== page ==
Note: If you just want to clone a repo with the final skeleton feel free to clone this repo and skip to the deploy section

I’ll provide two ways of setting up your development environment feel free to choose the one you prefer or try both to explore the differences between them. Both options rely on a Dockerfile built by me which uses klakegg/hugo:0.93.2-ubuntu as the base image, even though this is not Hugo’s official image (since there isn’t one at the moment) it’s the one recommended on their website,.

Using Docker #

To spin up a Dev Environment just open Docker Dashboard and select the “Dev Environments” tab on the left. If you don’t have any dev environments setup select “Create New Environment” otherwise use the button on the upper right side “Create”. Proceed to the setup step.

Here choose the “Existing Git repo” option and use the following GitHub URL:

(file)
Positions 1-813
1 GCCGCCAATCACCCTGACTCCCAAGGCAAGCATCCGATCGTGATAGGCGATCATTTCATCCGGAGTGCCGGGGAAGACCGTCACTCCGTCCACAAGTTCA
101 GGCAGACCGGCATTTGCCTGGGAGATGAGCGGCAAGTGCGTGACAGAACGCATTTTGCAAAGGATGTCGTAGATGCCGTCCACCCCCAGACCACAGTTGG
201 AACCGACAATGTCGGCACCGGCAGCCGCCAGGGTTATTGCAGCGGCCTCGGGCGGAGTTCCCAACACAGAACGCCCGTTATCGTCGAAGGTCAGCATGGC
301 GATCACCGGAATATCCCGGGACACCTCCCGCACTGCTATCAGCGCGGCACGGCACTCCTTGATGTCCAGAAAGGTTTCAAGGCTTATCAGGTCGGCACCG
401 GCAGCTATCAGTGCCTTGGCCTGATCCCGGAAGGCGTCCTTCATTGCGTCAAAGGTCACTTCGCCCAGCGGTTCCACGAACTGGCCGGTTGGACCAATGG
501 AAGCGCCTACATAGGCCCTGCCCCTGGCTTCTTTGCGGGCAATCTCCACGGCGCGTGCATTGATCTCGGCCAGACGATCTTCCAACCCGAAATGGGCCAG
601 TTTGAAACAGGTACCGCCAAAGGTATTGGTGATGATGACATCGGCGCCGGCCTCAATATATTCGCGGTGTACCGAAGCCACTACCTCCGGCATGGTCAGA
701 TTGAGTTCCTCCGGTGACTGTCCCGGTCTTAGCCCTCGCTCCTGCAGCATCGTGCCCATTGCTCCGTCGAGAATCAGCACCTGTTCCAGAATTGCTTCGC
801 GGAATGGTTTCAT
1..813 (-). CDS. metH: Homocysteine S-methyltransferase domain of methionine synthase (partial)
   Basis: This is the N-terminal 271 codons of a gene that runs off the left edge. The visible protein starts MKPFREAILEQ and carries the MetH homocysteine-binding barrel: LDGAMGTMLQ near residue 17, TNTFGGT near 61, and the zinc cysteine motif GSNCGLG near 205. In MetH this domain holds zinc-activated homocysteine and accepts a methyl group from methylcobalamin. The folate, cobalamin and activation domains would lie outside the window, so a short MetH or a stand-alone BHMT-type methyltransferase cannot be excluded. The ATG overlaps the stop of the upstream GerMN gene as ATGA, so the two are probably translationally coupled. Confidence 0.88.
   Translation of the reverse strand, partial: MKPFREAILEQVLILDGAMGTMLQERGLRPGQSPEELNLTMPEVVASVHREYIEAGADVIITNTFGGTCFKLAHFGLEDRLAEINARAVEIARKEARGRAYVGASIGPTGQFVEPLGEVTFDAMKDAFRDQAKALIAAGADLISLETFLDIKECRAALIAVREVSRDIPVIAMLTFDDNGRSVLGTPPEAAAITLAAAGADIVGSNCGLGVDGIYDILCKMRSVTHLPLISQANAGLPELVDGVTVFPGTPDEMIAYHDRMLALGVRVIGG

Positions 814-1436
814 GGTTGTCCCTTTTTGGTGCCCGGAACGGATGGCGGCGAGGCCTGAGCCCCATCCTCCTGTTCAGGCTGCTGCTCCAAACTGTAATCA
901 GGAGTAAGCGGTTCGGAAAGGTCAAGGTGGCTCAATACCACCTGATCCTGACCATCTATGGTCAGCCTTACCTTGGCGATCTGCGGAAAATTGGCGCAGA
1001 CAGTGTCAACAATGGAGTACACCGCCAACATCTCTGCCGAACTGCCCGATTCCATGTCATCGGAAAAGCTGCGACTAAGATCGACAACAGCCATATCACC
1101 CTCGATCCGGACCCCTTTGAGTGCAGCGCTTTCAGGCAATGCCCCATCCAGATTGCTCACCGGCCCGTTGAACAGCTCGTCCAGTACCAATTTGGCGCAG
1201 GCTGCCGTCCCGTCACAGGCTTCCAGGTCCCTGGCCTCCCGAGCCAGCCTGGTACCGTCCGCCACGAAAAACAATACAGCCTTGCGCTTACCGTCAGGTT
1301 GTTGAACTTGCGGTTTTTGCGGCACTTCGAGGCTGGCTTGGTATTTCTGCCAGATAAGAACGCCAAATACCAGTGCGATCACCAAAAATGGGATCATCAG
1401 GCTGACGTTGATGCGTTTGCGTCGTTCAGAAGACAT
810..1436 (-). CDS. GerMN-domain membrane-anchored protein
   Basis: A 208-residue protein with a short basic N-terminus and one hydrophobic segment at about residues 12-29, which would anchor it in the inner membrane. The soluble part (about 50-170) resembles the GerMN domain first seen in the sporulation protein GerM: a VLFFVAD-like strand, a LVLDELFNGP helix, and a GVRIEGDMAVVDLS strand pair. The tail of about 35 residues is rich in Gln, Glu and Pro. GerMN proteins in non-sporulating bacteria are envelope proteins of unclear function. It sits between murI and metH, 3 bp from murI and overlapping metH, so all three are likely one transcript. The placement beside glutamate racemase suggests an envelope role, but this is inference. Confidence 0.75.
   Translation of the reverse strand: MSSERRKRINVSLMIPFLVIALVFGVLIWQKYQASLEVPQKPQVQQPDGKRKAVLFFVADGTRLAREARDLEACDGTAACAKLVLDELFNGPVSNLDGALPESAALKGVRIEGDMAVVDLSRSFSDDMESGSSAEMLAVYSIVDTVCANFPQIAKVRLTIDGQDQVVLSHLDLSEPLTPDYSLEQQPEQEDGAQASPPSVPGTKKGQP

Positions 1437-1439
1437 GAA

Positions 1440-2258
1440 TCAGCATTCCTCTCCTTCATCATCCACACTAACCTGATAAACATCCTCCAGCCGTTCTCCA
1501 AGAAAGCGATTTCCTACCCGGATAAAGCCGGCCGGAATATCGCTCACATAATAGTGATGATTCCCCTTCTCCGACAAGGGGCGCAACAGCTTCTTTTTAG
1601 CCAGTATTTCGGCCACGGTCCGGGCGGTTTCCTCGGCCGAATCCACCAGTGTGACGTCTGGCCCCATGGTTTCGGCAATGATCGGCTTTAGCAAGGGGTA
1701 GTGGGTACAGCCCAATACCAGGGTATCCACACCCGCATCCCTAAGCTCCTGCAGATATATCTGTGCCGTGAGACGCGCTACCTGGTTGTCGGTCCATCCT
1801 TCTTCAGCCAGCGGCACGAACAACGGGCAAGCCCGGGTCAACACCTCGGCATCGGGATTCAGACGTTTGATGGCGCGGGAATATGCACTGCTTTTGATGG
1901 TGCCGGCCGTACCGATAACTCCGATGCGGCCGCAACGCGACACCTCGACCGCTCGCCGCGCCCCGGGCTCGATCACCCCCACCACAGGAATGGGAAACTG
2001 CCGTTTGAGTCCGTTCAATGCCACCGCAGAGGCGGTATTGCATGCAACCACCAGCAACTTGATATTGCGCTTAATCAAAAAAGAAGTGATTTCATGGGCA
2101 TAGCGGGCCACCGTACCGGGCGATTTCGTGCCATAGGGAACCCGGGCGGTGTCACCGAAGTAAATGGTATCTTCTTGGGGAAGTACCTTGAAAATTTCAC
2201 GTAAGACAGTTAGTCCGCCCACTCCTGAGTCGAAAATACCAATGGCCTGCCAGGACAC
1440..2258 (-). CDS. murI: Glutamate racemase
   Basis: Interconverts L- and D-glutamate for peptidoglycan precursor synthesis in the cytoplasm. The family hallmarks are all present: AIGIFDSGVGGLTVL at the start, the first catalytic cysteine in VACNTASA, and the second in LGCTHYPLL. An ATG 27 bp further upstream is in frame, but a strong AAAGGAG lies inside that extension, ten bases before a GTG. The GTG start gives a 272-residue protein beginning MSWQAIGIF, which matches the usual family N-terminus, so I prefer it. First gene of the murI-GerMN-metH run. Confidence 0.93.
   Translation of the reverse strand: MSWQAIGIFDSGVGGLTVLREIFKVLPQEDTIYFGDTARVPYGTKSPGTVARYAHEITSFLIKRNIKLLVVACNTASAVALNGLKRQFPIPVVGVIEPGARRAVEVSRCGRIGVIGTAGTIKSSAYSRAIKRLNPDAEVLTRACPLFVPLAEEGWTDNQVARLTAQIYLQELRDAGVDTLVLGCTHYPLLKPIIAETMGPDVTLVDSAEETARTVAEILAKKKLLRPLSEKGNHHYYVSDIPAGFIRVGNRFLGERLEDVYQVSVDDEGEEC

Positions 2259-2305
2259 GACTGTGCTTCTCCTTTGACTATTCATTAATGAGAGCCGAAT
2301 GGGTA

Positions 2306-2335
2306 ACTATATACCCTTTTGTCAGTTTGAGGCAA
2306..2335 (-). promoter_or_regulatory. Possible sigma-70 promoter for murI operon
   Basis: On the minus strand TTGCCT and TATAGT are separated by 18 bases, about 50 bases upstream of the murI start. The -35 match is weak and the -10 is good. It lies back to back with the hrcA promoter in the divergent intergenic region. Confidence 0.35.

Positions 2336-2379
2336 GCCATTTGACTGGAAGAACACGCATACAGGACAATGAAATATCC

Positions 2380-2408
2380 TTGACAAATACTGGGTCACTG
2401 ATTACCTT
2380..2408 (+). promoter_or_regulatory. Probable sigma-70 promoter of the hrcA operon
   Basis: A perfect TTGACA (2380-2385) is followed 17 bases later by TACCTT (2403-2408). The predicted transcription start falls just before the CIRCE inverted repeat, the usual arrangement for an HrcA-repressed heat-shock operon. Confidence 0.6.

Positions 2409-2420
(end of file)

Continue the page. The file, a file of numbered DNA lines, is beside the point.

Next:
https://github.com/nunocoracao/homepage-kickstart
Note: If you clone the repo locally you can also start from the local folder

Once the container is running you should see something similar to the images below.

In both situations, you will be able to see and click the button “Open in VSCode” which will open the editor and will allow you to start working. From there open a terminal and proceed to create the site skeleton

Using Visual Studio Code #

Start by cloning the GitHub repository with the development environment configurations.

git clone https://github.com/nunocoracao/homepage-kickstart

This method requires the installation of an extra VSCode extension in order to spin up the containers. Please search for Remote - Containers and install the extension to continue this guide.

After successfully installing the extension, open your source folder in VSCode and open the “Remote - Containers” extension panel on the left. Select “Open Folder in Container” to spin up a container with the development environment.

Wait a couple of minutes while the image is built. Docker is creating an image with all the required software for the development of the website. This will only happen the first time you spin the environment.